Creating and offering a friendly, empty space where the person can reflect on their pain and suffering without fear and find confidence and new ways right in the center of their confusion. Our compassion gives them strength or the capacity to find their healing in their experience, not taking away their experience so they can get better.
Compassion can be wise. It can be gentle. It can be empty and spacious. It can also be fierce.
It also doesn’t need to be perfect and we don’t need to be perfect. We have to be willing to make mistakes, to not know what’s the right thing to say. Maya Angelou, the great poet, says, “I’ve learned that people will forget what you said. People will forget what you did. But people will never forget how you made them feel.”
The willingness to show up and just be real is the most potent thing.
So much appreciation for Bhikkhu as he points out, “We don’t have to become enlightened to begin to help.” We don’t have to be perfect; we can start right where we are with what we have, with what’s right in front of us. The more we open to the selfless nature of who we really are, in other words, when we lose our self-centredness, the more we can engage in skillful, compassionate work.
All of the brahmavihāras can become what we call “transcendent.” When we use this term, it means we lose the sense of self and other, of me sending mettā or me being compassionate. We just become mettā. Or even more directly, compassionate activity manifests. Mettā manifests. No sending, no doing, just compassion.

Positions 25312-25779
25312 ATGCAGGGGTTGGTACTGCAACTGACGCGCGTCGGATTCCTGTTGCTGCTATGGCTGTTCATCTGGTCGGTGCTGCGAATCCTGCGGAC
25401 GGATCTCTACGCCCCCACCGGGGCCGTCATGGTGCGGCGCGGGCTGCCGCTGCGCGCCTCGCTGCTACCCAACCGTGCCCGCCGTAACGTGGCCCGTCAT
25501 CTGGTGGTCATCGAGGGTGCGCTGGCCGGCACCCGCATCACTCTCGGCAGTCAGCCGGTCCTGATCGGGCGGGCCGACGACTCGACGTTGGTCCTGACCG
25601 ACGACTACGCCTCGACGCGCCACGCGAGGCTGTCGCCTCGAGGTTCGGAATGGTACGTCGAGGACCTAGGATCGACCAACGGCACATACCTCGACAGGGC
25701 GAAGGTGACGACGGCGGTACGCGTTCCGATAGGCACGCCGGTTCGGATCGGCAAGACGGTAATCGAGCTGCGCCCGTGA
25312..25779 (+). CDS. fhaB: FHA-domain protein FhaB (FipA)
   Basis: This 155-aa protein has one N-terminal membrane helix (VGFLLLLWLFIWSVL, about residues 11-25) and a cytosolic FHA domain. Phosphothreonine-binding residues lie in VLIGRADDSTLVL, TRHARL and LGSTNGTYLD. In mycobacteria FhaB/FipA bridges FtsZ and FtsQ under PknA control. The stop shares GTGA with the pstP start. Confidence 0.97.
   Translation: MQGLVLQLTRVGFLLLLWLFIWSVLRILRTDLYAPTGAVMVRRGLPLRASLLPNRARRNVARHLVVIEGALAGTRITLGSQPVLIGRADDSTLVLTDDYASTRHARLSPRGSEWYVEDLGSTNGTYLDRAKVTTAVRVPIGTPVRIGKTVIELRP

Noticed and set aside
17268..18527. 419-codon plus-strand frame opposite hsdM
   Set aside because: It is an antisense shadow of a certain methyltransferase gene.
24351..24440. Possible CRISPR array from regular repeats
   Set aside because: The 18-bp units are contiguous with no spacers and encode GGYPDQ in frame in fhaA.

As we quiet down through our mindfulness practice, we start to notice the quality of mind itself. Not just the passing moods and emotions that visit, but the very nature of this knowing mind itself. It has a flavor; it can be subtle. It can be quite strong—of kindness. Certainly, acceptance. Mindfulness meets a nonjudgmental accepting response or receptivity.
Start to tune into that mindfulness itself. And this receptivity, this tenderness, when it meets suffering, it naturally responds with kindness and concern. We don’t have to think, “Oh, now I should practice compassion.” The heart just naturally responds. When there’s not a strong sense of self, there’s room, a natural space that unfolds for other.
When we feel solid, contracted, or self-identified, we feel like the opposite is true, that there is no room or space. When we’re judging or evaluating ourselves or the other—asking “What should I say? What should I do? What will they say?”—there’s no room or space to simply be. A response could simply be, trust presence. Start to see that compassion is the quality of the mind when we’re not so self-involved. When we start to quiet down, we see this is the true nature of the mind and heart.
We don’t have to be perfect or enlightened. Suffering is all around us. Love is all around us. Compassion is all around us. And there are so many examples of each. It’s what we practice for: to bring this depth of openness, caring, and concern towards ourselves and towards all beings.